Sites, sounds fading away (with photos)

The village of Dorothy, Alta., never grew beyond 100 residents.

Founded in 1895 to serve agricultural pioneers, the hamlet was a

popular meeting place for the first half of the 20th century.

With less than 10 residents today, the near ghost town is located in

the heart of Alberta’s Badlands, about 25 kilometres southeast of

Drumheller in the bottom of a wide river valley.

The district post office inspector named the site Dorothy, after the

daughter of Jack Wilson, a community-minded rancher who arrived in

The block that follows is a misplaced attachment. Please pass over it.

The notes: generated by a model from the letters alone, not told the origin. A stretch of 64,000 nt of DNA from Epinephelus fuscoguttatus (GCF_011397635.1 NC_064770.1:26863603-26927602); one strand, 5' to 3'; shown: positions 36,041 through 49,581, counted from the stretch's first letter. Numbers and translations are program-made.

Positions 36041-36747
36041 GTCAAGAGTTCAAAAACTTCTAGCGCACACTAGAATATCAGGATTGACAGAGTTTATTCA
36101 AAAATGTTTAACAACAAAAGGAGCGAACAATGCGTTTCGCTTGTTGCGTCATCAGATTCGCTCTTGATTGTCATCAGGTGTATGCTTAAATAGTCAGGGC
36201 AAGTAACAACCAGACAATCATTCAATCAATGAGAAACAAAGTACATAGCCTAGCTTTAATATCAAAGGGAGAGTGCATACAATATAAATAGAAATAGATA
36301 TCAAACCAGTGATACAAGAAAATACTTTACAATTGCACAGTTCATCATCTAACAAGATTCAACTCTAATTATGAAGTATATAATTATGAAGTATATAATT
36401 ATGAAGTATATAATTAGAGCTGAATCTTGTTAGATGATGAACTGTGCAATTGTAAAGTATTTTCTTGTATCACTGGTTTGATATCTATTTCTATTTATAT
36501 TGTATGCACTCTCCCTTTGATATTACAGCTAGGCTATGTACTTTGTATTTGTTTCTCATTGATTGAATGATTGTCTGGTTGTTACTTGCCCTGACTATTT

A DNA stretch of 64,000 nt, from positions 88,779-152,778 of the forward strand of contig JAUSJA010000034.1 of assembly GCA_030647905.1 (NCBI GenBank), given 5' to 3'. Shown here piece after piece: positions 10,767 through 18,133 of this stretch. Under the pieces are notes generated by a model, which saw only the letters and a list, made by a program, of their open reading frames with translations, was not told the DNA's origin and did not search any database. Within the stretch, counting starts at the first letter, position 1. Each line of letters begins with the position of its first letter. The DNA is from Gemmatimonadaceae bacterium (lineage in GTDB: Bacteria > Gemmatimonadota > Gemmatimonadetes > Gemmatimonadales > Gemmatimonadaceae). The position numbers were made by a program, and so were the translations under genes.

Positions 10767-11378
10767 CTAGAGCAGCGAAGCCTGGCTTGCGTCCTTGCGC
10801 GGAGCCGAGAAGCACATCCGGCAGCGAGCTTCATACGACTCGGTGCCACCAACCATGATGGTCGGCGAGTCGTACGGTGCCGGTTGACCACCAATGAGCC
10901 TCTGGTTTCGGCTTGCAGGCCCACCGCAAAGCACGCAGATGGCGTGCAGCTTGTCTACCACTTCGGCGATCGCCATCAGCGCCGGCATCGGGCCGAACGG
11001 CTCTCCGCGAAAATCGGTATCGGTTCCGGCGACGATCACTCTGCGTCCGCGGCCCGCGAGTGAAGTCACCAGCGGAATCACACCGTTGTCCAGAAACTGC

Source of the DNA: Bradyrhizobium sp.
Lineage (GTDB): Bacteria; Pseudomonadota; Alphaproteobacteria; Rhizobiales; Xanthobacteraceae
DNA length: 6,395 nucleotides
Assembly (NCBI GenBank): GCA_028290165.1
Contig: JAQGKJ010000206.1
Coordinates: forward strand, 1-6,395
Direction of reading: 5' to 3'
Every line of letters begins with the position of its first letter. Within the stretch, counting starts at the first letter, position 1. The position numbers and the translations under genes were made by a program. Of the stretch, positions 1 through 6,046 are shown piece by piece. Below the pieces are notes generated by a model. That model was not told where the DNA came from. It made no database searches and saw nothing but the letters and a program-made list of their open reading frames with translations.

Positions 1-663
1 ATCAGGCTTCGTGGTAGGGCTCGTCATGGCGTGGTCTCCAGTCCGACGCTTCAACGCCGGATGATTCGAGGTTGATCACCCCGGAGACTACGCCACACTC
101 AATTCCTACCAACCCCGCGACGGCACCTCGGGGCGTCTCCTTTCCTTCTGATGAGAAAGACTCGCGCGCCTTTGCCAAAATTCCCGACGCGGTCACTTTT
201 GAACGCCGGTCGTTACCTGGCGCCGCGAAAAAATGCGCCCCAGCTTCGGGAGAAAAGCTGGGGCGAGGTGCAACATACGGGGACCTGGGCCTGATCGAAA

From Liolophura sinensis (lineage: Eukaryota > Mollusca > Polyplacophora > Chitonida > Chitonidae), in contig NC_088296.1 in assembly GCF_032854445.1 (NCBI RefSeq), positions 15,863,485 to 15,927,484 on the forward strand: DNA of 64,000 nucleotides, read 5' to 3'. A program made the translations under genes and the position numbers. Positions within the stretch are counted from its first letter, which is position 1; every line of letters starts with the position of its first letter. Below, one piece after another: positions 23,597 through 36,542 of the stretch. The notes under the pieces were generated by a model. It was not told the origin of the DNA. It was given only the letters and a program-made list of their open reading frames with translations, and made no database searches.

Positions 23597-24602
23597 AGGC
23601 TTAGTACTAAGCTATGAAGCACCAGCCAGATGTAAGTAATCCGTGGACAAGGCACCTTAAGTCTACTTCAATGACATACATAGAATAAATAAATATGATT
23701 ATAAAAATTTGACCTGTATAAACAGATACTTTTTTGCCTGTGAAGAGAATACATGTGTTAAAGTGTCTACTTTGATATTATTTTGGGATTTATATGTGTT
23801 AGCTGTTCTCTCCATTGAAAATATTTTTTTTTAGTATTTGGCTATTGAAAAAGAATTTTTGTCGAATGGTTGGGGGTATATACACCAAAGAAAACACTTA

1900. The Dorothy post office officially opened in 1908. The hamlet

grew slowly and peaked in popularity just before the Depression.

A railway was built in the early 1920s and with it came a grain

elevator.

At one time the village had three elevators: Alberta Wheat Pool,

Alberta Pacific and United Grain Growers. Now only the Alberta Pacific

stands, unused and in poor condition.

There was once a grocery store, a butcher shop, poolroom, telephone

office, restaurant and a farm machinery dealership.

The school was opened in 1937 and closed in 1960.

The hamlet had two churches, considered the focal point for the area’s

social events.

They stand today, although in disrepair. A community hall still serves

residents of the area.

With the closure of the school, churches and post office in the 1960s,

the community wound down to its current state.

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